Settlement over e-Book Pricing to Undo Apple's Agency Model for Pricing?
Earlier this month, we reported on word from the U.S. Department of Justice that regulators were looking at filing suit against Apple and e-book publishers over the "agency model" of pricing championed by Apple leading up to the launch of its iBookstore. Under the model, retail book prices are set by publishers, with retailers receiving a cut of the proceeds.
Of most concern to regulators, Apple's agreements with the publishers included "most favored nation" clauses that prevented publishers from selling their books through any other retailers at lower prices than offered through Apple's iBookstore. Reuters now reports that the parties involved in the dispute are continuing to move toward a settlement in order to ward off a lawsuit, and that the settlement is likely to see the removal of these clauses. As a result, the publishing industry will likely in some form return to the previous wholesale model in which retailers set their own prices for books.
While negotiations are still fluid, the settlement is expected to eliminate Apple's so-called "most favored nation" status, which had prevented the publishers from selling lower-priced e-books through rival retailers such as Amazon.com Inc (AMZN.O) or Barnes & Noble Inc (BKS.N), the people said.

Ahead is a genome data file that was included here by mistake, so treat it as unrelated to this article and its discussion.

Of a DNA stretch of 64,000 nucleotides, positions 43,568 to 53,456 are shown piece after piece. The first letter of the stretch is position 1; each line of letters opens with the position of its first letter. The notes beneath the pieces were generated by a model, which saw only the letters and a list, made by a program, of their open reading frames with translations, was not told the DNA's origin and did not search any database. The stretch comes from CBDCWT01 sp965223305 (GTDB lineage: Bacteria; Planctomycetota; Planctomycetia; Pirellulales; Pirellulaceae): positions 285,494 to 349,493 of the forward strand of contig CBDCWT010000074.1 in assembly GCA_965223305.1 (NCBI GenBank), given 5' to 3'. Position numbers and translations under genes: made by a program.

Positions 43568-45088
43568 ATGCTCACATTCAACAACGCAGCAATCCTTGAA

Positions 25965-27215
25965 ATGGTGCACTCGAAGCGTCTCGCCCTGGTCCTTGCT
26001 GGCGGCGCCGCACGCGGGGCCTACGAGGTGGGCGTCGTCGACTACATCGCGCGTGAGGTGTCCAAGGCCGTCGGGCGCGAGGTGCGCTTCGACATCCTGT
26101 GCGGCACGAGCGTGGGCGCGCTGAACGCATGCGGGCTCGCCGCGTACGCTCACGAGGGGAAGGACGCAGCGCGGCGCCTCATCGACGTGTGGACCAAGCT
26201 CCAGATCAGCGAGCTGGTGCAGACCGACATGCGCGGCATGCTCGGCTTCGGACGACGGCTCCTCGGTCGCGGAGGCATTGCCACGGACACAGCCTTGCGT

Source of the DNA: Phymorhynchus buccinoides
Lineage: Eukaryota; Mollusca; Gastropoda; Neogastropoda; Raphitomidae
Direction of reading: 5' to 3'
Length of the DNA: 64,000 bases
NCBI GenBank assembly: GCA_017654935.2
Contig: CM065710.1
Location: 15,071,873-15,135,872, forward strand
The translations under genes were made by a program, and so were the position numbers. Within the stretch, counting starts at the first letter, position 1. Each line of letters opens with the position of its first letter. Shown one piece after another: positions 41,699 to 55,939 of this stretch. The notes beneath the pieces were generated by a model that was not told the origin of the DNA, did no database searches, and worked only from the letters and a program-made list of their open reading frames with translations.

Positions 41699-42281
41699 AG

The deal could also force a shift, at least temporarily, in pricing control from publishers to retailers, one of the people said.
Such a move to a "wholesale model" would not only benefit consumers but also Amazon, which had been the leading bargain e-book retailer with its Kindle reader.
Under the wholesale model, Amazon priced e-books at or even below cost in many cases in order to draw in customers who would then purchase other items from its online store. But the practice generated concern among publishers that their works were being devalued, and many were happy to sign on with Apple's agency model in order to create more price stability.
Analysts estimate that a return to the wholesale model could add $1 billion to Amazon's revenues this year given its commanding 65% share of the e-book market and the impact of discounted pricing on sales of other items in its store. Book sales make up only a small portion of Apple's revenue, with estimates pegging iBookstore sales at roughly $50 million annually, and the company is expected to see little impact from any pricing changes in the book market.